The interview took place at Art City Studios in Ventura, California on October 11, 2000 with Chris Provenzano.
Chris Provenzano is a resident artist at Art City Studios (the mayor of which is Paul Lindhardt - the stone vendor everyone knows from Camp Brotherhood), in Ventura, California. Ventura is a small town by Southern California standards and has a closely-knit artists’ community. Chris lives near the studio, right on the Pacific Ocean in Muscle Shoals. Originally from San Francisco, Chris was raised by very artistic parents: her father is a musician and her mother is an artist.
SS: Chris, tell me a little about you and your introduction to art, and art as a profession.
CP: I’ve always been involved in art, particularly because of my family’s influences. My grandmother and my mother are painters. My father is a musician. I was always in a very artistic and creative environment. There were always art materials available for me. I fir st started studying art in school about 20 years ago, first at California State University at Northridge then at the University of California, Santa Barbara. I received a degree in Art Studio from UCSB. I came to Art City 10 years ago to buy stone and never left. I have studied with Joanne Duby for many years and Paul Lindhardt has also been a very big influence on me (especially with basing). Paul is still a major influence on me and the way I work; he encourages me to push myself. Both Paul and Joanne have been very generous with their time and knowledge, and I hope that it is reflected in my work. I’ve been carving for 10 years now. I maintain a studio at Art City and also work at a local company, Vic’s Novelty, as a designer in product development.
SS: What kind of products do you develop and does it involve artistic expression?
CP: Yes, my par t-time job is very creative since I am making clay original models to be reproduced in vinyl and latex for mass production. The products I make are sold at Disneyland, among other places.
SS: Does this job leave time for carving?
CP: Yes, I carve four days a week.
SS: What can you tell me about yourstyle of carving, and who were your major influences?
CP: I’ll start with some of the major influences, those whose style I like very much. There is Zuniga, Picasso — especially his paintings — and Brancusi. I also like Botero’s style. My carving tends to be stylized realism. That would be, for instance, taking a dog and accentuating some of its features to the almost fanciful — augmenting the features to a point of making it almost cartoonistic. I like to impart a sense of humor in my work. In the fish I have recently completed (the two alabaster fish in the photo on page 7), I overaccentuated the mouths. I like to pattern and accentuate characteristics that may not be there, but go well with the piece. It worked well when carving these fish and brought more life to them. I like the design aspects of the work. I think that the pattern, the line, play an important part.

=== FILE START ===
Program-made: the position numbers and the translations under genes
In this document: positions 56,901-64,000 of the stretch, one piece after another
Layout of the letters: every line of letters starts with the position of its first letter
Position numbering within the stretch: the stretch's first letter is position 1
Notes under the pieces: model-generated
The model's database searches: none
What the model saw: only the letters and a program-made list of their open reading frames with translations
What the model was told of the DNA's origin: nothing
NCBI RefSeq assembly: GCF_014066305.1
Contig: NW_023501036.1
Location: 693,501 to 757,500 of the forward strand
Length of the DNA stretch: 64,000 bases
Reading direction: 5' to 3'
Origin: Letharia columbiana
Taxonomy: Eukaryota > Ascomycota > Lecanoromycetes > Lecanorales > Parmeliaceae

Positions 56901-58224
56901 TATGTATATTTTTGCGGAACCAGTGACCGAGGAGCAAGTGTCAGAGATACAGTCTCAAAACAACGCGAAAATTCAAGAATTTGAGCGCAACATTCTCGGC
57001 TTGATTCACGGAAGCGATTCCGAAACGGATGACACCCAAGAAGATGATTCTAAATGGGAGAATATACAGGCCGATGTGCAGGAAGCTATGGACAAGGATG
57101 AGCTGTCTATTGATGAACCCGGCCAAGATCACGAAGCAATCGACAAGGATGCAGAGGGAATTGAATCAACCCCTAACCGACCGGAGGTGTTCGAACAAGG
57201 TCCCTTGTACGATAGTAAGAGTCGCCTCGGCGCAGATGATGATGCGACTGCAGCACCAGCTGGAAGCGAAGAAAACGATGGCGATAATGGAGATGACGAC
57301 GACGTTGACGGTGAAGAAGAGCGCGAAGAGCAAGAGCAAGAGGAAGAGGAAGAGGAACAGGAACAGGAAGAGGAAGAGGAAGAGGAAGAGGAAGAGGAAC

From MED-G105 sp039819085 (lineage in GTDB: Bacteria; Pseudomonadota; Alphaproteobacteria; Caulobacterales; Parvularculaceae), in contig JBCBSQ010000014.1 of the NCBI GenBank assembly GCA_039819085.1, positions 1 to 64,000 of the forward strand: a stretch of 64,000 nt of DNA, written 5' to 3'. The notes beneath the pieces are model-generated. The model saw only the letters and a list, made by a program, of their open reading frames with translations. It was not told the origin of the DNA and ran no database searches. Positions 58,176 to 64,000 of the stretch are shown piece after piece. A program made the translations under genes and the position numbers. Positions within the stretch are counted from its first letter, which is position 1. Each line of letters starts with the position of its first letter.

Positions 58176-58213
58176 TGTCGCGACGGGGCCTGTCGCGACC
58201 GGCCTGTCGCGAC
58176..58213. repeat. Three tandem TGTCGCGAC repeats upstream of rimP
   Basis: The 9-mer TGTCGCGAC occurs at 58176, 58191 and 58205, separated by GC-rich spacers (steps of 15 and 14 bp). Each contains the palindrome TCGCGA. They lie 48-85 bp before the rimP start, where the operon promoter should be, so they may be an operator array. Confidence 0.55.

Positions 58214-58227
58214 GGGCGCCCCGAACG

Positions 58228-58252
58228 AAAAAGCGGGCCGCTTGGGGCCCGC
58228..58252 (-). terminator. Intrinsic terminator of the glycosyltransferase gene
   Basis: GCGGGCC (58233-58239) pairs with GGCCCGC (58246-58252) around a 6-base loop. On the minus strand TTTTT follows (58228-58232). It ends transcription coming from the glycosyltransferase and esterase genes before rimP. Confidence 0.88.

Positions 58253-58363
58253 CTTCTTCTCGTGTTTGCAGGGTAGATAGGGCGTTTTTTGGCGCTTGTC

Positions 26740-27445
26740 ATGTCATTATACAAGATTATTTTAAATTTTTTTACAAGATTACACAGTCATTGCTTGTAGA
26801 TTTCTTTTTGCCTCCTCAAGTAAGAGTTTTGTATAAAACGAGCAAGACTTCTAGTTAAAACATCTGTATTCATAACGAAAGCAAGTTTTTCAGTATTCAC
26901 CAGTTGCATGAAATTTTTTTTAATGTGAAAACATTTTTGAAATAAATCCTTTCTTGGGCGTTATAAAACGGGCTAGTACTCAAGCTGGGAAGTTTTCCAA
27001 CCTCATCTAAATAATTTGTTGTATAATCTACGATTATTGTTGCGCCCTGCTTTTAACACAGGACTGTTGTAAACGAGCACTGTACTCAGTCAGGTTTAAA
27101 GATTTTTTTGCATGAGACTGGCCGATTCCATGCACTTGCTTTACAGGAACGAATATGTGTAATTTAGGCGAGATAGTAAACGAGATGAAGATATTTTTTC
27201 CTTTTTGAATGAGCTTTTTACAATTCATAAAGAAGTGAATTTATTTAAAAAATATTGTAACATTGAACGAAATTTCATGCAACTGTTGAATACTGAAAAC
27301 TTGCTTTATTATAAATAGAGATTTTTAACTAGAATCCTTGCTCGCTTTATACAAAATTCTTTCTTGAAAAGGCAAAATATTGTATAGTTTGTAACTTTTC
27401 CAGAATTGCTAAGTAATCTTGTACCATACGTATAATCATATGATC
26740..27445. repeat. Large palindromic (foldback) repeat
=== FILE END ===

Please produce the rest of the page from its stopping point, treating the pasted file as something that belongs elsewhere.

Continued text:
SS: When carving, are you creating for the public, what you think they will like, or is there something inside you that drives your vision?
CP: I do the work primarily for myself. I fall in love with the stone - it always happens this way. It’s like playing with nature and history at the same time. I get to import my own feelings into history. I feel the stone is a living creature that was alive at one point, in whatever form, and then I get to inter act with it. There’s always a surprise, a mystery, with each stone. I never know where the rock will break and where it will go. I follow the stone. I reveal new patterns as I carve and I try to use the grain and inherent pattern of the stone in my work. I try very hard to compliment the pattern as it presents itself. It makes my work have more substance and makes it easier for the viewer to draw meaning from the piece.
SS: Why is art important to you?
CP: Because I really need to be expressive in an artistic way. It’s the best place for me to be because I’m working by myself, having a dialog with the rock. The design, the form, it provides answers for me.